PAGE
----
The 365 Best Films of the 2000s

Heroes of the Zeroes: Idiocracy

Heroes of the Zeroes is Nick Rogers’ daily, alphabetical look back at the 365 best films of 2000-2009.

Rated R

If Mike Judge’s movie clout were an “Office Space” character, it would be Milton Waddams — consigned to cinema’s Storage Room B.

Not even “Office Space’s” immortal iconography of workplace suckitude could save Judge’s “Idiocracy” from languishing on Fox’s shelves for two years before a 130-screen dump over Labor Day 2006.

“From the director of ‘Office Space’ ” should’ve been slogan enough. But how does a studio market a scathing satire about advertising’s ultimate triumph over individuality — rumored to have sparked civil-suit threats from featured businesses like Fuddrucker’s, Costco and Carl’s Jr. and including a brilliant zinger at Fox’s own barbarous cable-news division?

“Idiocracy’s” demented look at destructive mass consumption barely approached feature length. However, Judge and co-writer Etan Cohen dotted every appealingly cheap scene with spastic sight gags and offered examples of cultural decay that were fiendishly hilarious and frighteningly plausible (e.g., a TV show called “Ow! My Balls,” electrolyte-enhanced Gatorade-esque drink Brawndo and an Oscar-sweeping movie called “Ass.”).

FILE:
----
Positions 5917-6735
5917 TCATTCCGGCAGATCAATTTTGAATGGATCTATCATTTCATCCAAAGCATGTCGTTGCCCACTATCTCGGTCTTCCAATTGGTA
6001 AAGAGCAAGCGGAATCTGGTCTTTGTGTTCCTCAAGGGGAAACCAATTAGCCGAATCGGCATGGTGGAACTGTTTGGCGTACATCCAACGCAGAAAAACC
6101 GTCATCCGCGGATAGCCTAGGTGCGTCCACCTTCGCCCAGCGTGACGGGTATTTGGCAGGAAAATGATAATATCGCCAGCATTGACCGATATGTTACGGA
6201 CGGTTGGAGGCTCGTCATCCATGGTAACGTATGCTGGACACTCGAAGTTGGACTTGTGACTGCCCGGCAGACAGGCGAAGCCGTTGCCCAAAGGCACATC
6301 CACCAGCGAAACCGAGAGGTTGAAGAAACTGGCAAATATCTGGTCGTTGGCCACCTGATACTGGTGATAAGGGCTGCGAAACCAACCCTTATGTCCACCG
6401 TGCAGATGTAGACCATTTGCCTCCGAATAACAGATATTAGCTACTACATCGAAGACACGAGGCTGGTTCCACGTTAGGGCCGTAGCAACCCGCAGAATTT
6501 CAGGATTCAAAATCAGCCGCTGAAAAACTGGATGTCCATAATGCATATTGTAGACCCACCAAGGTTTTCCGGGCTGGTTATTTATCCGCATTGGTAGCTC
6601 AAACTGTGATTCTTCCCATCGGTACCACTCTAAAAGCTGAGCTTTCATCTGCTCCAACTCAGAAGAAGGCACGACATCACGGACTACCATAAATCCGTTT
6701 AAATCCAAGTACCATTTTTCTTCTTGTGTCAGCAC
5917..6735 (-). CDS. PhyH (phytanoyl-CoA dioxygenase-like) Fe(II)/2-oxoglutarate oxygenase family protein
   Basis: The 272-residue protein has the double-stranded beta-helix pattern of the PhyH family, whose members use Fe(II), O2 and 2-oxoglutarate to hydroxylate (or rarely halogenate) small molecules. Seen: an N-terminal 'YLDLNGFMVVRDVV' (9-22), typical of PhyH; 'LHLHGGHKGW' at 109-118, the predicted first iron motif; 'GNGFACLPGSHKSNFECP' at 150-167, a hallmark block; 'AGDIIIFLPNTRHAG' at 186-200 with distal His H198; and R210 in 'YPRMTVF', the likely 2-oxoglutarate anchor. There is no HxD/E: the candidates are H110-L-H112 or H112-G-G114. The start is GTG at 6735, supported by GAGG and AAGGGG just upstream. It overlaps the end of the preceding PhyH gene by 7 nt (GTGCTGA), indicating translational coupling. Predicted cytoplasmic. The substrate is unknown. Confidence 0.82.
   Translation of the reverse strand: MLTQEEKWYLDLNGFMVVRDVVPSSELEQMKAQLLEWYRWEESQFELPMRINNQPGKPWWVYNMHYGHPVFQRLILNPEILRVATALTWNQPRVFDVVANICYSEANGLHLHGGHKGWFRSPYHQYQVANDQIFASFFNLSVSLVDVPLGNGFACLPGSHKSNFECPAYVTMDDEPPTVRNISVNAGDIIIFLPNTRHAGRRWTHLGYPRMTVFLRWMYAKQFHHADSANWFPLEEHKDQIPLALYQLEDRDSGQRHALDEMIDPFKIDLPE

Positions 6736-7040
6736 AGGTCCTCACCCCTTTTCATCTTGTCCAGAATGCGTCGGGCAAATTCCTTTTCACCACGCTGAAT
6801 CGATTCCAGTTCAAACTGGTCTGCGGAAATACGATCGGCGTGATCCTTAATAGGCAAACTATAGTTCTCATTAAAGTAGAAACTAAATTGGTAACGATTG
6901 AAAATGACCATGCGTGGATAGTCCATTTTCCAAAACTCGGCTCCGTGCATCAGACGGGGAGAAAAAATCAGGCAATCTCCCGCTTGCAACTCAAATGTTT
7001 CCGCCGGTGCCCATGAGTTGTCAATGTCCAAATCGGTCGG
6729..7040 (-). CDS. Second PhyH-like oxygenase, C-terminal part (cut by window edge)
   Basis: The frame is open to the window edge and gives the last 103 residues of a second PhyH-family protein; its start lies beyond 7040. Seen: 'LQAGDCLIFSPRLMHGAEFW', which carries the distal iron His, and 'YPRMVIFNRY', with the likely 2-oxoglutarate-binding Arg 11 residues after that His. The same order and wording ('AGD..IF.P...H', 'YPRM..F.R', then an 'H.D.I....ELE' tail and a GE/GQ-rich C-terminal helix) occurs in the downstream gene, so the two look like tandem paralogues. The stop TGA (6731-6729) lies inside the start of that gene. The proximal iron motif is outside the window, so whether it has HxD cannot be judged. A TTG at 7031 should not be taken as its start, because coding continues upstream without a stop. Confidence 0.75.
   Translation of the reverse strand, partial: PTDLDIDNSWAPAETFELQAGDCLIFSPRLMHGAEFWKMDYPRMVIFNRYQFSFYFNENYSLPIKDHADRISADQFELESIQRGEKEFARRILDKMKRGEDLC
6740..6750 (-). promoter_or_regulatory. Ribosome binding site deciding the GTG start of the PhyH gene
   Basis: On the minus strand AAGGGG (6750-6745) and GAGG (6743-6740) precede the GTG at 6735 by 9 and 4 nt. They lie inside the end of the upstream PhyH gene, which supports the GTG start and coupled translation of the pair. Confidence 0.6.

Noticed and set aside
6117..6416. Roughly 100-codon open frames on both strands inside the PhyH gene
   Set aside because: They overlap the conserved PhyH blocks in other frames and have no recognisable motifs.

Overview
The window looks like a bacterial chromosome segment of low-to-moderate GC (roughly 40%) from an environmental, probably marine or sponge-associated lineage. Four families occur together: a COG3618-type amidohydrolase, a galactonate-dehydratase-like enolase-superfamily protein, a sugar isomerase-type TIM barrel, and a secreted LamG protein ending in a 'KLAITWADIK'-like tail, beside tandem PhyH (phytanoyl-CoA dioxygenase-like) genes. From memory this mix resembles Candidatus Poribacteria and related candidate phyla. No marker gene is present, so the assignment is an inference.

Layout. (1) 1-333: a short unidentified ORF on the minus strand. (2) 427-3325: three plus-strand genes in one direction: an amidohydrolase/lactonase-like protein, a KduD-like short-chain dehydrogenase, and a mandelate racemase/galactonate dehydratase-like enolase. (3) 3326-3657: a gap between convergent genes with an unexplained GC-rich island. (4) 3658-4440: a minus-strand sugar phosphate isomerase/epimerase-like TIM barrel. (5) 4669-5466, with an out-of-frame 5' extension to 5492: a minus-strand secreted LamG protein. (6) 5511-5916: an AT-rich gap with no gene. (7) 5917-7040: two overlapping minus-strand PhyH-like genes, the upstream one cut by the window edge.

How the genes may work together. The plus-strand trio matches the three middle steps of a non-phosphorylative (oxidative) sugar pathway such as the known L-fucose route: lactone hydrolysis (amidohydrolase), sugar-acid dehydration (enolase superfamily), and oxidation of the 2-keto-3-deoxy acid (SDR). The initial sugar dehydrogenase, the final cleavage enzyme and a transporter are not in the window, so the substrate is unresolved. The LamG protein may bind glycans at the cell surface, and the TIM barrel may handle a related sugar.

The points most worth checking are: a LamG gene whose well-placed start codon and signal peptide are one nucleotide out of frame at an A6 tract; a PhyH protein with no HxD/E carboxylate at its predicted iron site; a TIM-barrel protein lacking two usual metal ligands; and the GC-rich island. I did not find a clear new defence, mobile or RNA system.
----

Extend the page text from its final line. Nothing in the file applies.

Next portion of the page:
An Army man (Luke Wilson) and a prostitute (Maya Rudolph) agree to a cryogenic-hibernation experiment. Forgotten for 500 years, they awake to an America resembling an “American Gladiators” set, with exploded population and eroded intelligence. Now the smartest people alive, they must save the nation or face death.

Judge realizes it’s easier to sip 96-ounce iced tea while the world rots around us. But “Idiocracy’s” appeal to civic involvement, no matter how minor, genially understands that even getting the ball rolling on a simple improvement project can be a good start.

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3 Responses to “Heroes of the Zeroes: Idiocracy”

  1. […] But how does a studio market a scathing satire about advertising’s ultimate triumph over individua… […]

  2. Nick Rogers says:

    Corey: It really does have an unsettling brilliance, doesn’t it? Some stray observations: I love that the clothing and wallpaper of the future are basically advertisement-based jumpsuits and interior decorations. I’d put the "Not Sure" bit beside "Who’s on First?" as a classic verbal gag. The throwaway shot of the jet-ski party in the Lincoln Memorial Reflecting Pool makes me snort just thinking about it, as does the idea of a televised program known as "Monday Night Rehabilitation." And even the portraits of Terry Crews as President Dwayne Elizondo Mountain Dew Herbert Camacho that hang in the halls of the White House are uproarious.

  3. Corey Miller says:

    Love, love, love this movie. There are so many great lines in it and I think I watch it every time it’s on Comedy Central, even though it’s edited and I own it on DVD. It’s sad, but I wouldn’t be surprised if this is what our future really holds for us (or our decendents).